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Say I'd like to store 40 terabyte of data for frequent access, mainly media files, through a web interface. Should I build 4 computers with 10 terabyte each? Any limitations I should know about? What would be appropriate?

I'm talking about Linux rack servers.

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5 Answers 5

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You may want to look into a SAN solution. I worked with a client that had large data needs. They were adding TB's of new user-supplied data every month. Due to budget, we opted for cheap SATA disks in RAID 5 and crammed as many as we could into a 2U server. This worked for a while but as they kept growing performance issues, scalability and management issues arose.

Solutions such as EqualLogic, NetApp and others provide very high scalability and good management tools -- they have price tags to match.

You've not specified how much bandwidth you expect to use, but looking into cloud based solutions that also provide delivery services could be another option, especially if you looking for a pay as you go solution.

We have access to Internap's CDN via one of our partners. We can store data on their systems and then have it delivered via their CDN. I've never inquired as to 40 TB of storage but would not think it to be an issue.

If you do build 4 10TB systems, you will need to flush out these questions: 1) How many front end server nodes will connect to them? 2) How often will the files be accessed? 3) How do you plan to backup the data? 4) What connection method will you use NFS, GFS, iSCSI? 5) How will traffic/storage requirements change over time?

All of these are very important considerations into picking a technology. While building 4 10TB systems may be easy and relatively cheap, if they fail to handle the service loads in 3-5 months, then your money will have been wasted.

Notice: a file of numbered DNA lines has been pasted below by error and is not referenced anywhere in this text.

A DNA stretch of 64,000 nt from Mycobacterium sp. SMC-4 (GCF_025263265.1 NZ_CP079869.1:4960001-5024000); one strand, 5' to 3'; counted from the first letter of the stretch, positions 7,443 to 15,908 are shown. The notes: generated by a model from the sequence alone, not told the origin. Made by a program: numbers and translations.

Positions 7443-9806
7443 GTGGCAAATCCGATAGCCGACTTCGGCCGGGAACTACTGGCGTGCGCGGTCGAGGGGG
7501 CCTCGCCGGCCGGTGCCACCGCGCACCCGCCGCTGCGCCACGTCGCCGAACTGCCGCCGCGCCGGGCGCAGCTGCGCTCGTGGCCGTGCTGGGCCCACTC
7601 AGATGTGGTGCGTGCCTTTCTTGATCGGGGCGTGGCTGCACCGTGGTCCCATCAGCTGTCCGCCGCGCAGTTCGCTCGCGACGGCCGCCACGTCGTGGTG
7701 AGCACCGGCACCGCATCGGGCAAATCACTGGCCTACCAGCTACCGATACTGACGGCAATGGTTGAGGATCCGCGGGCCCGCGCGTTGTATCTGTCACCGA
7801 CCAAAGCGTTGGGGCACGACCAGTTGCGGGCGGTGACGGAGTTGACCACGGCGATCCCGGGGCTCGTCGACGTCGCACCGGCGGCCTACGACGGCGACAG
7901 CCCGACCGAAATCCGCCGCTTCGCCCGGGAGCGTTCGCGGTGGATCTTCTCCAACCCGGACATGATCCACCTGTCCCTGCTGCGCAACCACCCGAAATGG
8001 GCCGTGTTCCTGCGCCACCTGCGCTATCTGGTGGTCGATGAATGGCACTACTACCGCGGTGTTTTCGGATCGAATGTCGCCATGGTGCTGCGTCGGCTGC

Tip: Often with media sharing sites (if that's what this is), some files are more popular than others. 10-20% of your total content may account for >80% of your total traffic. In this case, you may want to consider "fast" and "slow" storage systems. Keep the popular stuff on the fast system and archive off the slower system.

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Thank you for a good answer. My service will not use streaming so load balancing and bandwith wont be a problem. I'd rather focus on how to optimize the data storage to maximum. With SAN I suppose I would RAID 5 those disks. Should I use 10x1 TB or 5x2 TB or some other combination? –  user35692 Feb 22 '10 at 21:01
    
Avoid RAID5...RAID5 was great in the 90's when you had small drives but it's not longer really relevant. RAID6 would be the place to start with larger disks. So to get 10TB of usable space you'll need 12 1TB or 7 2TB drives. If speed and data protection are a high priority then RAID10 would be the better option. It would take 10 2TB drives to get 10TB of usable storage. –  3dinfluence Feb 23 '10 at 0:58
    
When you've got more than 8 disks in an array you should really use RAID 6. There's no fast and hard rule to when RAID 6 is necessary, but when you're using so many drive the chances of double failure starts becoming a number worth thinking about. For instance you might want to consider using 24 2TB drives, you'd get 22 storage drives, and about 39.6GB usable. –  Chris S Feb 23 '10 at 14:46
    
RAID 6 it is then. Because speed are not that important since the bottleneck will be the network download speed. Great data protection isn't necessary either. Storage is the most important, and RAID 6 seems perfect for that. So my solution will be 2-6 RAID 6 rack servers with a front end server that stores only the location of every file and then serves it to the client by redirecting the request to one of the back end servers. Thank you. –  user35692 Feb 23 '10 at 19:47